Electric water heaters are great because they don’t produce harmful emissions, which makes them ideal for homes where children and pets reside.
However, they aren’t always the cheapest option available.
In fact, electric water heaters tend to cost more than their gas counterparts. But there are ways to reduce the price of an electric water heater.
For example, you can buy a cheaper model instead of a high-end unit. Also, you can install solar panels on your roof to reduce your electricity bills.
Another option is to look for a deal online. Many companies sell refurbished models for cheap prices.
Finally, you can try to negotiate the price with the seller. Most sellers are willing to cut their prices if you show interest in buying their product.
The final decision is entirely yours. There are pros and cons to each type of water heater. It’s up to you to decide what works best for your home.
What Is The Best Time Of Year For Removing A Gas Water Heater From Your Home?
You’ll want to remove your gas water heater after winter ends, but before the spring arrives. In this case, you’ll want to wait until temperatures start to rise.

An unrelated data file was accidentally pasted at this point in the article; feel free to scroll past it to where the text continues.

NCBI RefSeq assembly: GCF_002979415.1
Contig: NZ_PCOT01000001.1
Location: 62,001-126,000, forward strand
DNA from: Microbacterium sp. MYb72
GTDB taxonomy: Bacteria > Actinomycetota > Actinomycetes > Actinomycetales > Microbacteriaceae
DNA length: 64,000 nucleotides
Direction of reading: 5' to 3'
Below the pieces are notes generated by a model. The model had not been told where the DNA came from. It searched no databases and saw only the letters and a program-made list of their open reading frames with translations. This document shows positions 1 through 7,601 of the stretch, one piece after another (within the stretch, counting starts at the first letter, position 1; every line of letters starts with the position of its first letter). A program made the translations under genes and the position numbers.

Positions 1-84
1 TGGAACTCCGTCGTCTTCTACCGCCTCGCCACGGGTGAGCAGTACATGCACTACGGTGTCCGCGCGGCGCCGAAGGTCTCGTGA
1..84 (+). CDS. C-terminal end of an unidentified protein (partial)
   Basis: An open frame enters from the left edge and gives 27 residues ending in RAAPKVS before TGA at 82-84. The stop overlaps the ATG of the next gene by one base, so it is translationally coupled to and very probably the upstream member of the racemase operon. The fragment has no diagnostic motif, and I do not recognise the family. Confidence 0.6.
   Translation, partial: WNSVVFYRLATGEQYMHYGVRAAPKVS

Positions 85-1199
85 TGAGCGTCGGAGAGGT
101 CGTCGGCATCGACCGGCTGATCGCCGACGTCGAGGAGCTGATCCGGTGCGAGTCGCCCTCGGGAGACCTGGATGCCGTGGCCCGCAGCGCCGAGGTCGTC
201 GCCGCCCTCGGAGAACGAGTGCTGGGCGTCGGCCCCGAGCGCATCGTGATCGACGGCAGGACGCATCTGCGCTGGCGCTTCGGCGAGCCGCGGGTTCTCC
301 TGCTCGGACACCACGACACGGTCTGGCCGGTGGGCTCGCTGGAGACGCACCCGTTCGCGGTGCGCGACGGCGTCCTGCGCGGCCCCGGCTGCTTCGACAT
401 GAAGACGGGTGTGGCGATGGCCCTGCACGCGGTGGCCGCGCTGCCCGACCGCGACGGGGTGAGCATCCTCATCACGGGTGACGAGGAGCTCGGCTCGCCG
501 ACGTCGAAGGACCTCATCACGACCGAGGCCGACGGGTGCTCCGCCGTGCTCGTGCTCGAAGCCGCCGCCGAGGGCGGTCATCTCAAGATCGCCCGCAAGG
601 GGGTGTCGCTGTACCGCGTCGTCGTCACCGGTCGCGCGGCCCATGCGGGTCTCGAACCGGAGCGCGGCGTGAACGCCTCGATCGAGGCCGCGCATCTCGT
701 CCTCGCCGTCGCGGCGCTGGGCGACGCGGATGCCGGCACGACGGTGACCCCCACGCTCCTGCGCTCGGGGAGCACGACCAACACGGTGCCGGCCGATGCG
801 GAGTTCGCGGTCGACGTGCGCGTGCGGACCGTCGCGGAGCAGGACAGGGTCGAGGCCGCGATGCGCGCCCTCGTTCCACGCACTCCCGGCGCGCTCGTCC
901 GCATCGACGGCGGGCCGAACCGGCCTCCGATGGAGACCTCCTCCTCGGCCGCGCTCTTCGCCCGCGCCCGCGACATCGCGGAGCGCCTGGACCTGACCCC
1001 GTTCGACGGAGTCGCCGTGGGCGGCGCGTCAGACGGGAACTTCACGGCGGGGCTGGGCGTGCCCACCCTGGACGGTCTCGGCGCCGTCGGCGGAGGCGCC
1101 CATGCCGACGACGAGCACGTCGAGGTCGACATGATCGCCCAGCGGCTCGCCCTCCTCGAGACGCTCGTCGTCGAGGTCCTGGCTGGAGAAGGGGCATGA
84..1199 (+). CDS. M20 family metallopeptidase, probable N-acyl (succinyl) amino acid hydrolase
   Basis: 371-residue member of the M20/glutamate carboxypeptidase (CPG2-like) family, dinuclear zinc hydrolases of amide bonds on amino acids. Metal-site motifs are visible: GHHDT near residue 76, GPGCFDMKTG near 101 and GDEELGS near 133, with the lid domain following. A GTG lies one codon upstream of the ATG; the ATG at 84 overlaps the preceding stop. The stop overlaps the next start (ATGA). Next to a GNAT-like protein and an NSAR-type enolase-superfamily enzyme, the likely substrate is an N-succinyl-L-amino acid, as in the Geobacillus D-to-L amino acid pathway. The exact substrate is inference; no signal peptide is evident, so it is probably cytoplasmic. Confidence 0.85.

This ensures that you won’t have to worry about freezing pipes (see also our guide to unfreezing your pipes) or other issues arising from cold weather conditions.
Why Should I Replace My Old Water Heater?
There are several reasons why you should replace your old water heater with a newer one. First, the older units often contain lead, which can cause health problems.
Second, the older versions of water heaters (see also ‘Water Heater Parts’) typically use less energy than newer ones. Third, the older models are usually not as safe as modern models.
Finally, a new water heater (see also ‘Should You Invest In Water Heater Booster‘) will save you money in the long term. As time goes by, you’ll find that you’re paying more and more for utilities.
By switching to a new water heater (see also ‘Water Heater for Mobile Home Guide‘), you’ll be able to lower your monthly costs significantly.